Obviously the more men you detail to the task the quicker t will be done…but youve then got less time to do it.

In any case I don't think it would have prompted Chelmsfords return; It took him ages to get his command to regroup, and he still thought he'd left enough men in camp to see off any attack.

Ive only seen Noggs quoted; Might have to look it up though, however from what Ive read I gather they changed his character a lot for the film!

BullDog69 Inactive Member31 Jan 2013 4:24 a.m. PST

Mike Target

Why would the harvest have been in? The battle was fought in mid-summer, so harvest time was still a way off. One of the guides I used claimed the mealies were actually a big factor in the battle as they covered some of the Zulus' movement.

I agree with your guess as to the number of tents – but there were hundreds of non-coms / locally raised blacks and the action took a fair amount of time to develop. I think it could have been done – but then again, a lot of things could have been done, but weren't.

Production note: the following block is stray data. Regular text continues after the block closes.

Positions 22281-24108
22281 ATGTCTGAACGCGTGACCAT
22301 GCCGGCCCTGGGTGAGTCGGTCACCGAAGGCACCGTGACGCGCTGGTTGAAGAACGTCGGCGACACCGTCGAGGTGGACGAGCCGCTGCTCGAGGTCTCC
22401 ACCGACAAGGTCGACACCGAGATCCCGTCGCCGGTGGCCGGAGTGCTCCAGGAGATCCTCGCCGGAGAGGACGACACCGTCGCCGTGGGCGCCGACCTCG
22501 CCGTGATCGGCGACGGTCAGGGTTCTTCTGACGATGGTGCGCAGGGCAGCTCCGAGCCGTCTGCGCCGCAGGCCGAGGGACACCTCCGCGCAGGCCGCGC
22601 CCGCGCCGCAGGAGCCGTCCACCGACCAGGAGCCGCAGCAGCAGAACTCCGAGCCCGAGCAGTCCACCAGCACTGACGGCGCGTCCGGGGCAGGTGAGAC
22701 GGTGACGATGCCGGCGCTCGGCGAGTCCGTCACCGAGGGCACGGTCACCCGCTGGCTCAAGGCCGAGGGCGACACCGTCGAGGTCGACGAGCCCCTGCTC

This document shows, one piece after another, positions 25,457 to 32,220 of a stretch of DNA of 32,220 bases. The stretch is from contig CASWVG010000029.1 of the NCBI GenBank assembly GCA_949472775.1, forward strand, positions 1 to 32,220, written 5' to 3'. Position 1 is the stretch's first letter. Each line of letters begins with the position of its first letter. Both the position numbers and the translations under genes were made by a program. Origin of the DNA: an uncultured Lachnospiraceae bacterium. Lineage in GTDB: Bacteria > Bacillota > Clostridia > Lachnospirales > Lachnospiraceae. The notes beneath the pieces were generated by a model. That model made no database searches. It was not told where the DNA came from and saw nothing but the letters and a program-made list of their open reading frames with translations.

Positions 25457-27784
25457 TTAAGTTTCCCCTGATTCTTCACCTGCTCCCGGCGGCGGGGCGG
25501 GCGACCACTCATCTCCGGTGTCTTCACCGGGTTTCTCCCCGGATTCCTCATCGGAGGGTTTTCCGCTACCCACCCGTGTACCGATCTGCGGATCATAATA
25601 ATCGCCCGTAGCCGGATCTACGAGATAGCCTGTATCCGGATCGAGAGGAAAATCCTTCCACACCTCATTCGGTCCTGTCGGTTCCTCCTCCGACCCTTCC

Besides, whether or not Chelmsford would have paid any attention is another matter! He ignored a couple of pretty unambiguous messages.

A day of skirmishing and raiding of isolated kraals (most of which would presumably have been done by the fast-moving NNC or Imperial mounted units) would have seen many red coats not fire a single shot – bear in mind that you earlier said the Zulus were not even aware of Chelmsford's force, so that doesn't really square with them fighting any significant actions – a bit of torching of kraals and exchanging the odd shot would not have depleted their ammo stocks to any appreciable degree.
And even if we accept they had a little less than 70 rounds a man, that would have been plenty to take on the straggling, beaten force retreating from Rorkes Drift. At Kambula – one of the bloodiest battles of the war – the British infantry fired off 66,000 rounds – or about 33 each.